Elective in the US

  1. Hi,
    I am a male 2nd year nursing student in England and in the Spring of 2007 i am required to find a placement anywhere in the world in any field that i am interested in.

    I presonally would love to come and study these few weeks in America, preferablly in Texas! I was wondering if anyone on here could let me know what nursing is like in the US. I had read on another forum that you have to gain the doctors consent to carry out the most basic nursing care; is this true? Also, is there much paperwork involved? What is the nurse's role?

    Any help/guidance would be greatly appriciated.

  2. Visit Gooserick profile page

    About Gooserick

    Joined: Jul '06; Posts: 4
    Student Nurse/Health care Assistant
    Specialty: 2 year(s) of experience


  3. by   SteveNNP
    Check out the international nursing forum......

    To answer a few of your questions:

    1. No, you don't have to have an order to perform duties that are in the RN's basic care areas, such as hygiene, teaching, etc. Now the MD does order special diets, meds, procedures,test, etc, that the RN carries out. Depending on the area/unit you are working in, some MD's allow more autonomy to the nurses. A lot of units, especially ER's and Cardiac units have "care pathways" in which the MD's orders are "prewritten" eg...a pt comes into the ED with abdominal pain, so the nurse grabs the "CP", which tells him to start an IV, hang this fluid, order these tests etc etc...all before the MD sees the pt. Paperwork is going to suck up a lot of your time as a nurse no matter where you work. Most hospitals are using computer charting that interfaces with monitors, so it saves time. The nurse's role is spelled out in each state's nurse practice act. Check out Texas' state board of nursing for their NPA. Most nurses (RN) role includes assessing, teaching, collecting samples for lab studies, administering drugs, performing (allowed) procedures, eg catheterization, dressing changes, analyzing rhythm strips, assisting in code situations, managing ventilators, suctioning, administering o2/resp tx, etc. This by no means covers it all. I hope this helps!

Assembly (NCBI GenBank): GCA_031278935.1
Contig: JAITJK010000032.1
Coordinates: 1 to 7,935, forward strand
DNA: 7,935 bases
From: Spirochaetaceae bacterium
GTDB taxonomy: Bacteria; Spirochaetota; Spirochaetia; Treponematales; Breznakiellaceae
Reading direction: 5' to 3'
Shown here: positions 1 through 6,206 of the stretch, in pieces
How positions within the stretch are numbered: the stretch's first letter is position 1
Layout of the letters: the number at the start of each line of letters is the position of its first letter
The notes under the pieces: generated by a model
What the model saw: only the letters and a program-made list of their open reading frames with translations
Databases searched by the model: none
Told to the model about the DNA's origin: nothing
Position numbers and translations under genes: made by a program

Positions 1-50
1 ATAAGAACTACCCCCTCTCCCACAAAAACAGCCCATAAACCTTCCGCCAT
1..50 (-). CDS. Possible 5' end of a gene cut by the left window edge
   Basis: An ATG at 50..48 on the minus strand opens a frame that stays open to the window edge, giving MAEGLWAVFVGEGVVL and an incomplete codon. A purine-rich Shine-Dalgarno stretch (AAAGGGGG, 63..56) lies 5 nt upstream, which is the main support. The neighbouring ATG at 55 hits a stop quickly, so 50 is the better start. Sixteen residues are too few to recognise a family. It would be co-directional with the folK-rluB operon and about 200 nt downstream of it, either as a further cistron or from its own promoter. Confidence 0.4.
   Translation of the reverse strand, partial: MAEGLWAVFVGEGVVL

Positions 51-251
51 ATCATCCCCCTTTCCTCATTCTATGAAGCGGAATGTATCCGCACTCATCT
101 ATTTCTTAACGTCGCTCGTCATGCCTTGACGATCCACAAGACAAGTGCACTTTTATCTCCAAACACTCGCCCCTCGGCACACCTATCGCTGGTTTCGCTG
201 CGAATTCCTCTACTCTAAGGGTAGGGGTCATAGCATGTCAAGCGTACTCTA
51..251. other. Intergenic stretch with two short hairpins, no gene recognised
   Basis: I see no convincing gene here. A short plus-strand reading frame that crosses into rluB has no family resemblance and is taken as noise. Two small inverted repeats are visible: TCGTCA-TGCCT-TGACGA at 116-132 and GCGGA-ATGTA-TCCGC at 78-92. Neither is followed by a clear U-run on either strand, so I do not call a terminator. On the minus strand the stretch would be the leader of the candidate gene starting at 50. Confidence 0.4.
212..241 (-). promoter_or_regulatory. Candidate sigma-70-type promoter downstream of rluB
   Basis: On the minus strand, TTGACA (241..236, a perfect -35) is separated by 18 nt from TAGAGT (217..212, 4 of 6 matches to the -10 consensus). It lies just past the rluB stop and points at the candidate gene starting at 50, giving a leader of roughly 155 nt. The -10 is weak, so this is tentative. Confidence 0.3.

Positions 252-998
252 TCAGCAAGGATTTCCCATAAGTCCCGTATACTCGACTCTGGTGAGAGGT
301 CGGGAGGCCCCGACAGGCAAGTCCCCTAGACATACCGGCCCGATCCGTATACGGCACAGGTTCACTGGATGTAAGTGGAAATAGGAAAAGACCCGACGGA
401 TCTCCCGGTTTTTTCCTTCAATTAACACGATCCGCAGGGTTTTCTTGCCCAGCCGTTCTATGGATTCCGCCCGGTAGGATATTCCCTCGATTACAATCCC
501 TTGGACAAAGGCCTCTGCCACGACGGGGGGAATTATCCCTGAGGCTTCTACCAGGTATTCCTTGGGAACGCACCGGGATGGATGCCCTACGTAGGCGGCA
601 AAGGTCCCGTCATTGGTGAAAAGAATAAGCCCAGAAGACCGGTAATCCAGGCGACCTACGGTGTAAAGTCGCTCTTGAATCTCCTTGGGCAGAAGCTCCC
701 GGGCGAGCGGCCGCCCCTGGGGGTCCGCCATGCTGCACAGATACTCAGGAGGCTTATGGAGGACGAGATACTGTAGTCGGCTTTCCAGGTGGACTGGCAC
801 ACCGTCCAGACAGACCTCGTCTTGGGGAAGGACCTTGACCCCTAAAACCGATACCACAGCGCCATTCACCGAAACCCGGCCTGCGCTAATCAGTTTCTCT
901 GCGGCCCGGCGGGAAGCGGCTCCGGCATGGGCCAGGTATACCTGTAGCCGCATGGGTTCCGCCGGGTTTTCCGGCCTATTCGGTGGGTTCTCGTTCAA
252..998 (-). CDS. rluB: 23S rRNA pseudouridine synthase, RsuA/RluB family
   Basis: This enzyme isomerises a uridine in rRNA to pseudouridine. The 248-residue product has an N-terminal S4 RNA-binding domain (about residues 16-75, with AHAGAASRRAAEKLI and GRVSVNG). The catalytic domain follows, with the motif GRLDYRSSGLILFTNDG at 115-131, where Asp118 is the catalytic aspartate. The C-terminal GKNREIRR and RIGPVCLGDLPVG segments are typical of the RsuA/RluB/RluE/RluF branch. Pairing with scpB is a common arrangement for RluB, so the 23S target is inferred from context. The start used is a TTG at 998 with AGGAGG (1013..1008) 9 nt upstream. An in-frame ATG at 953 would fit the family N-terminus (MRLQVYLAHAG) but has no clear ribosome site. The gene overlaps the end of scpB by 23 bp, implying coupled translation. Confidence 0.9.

4. by   Gooserick
    Thanks Stevern21, that was a really helpful insight into nursing in the US!
    I will definately check out the NPA of the Texas' state board of nursing.
    Thanks again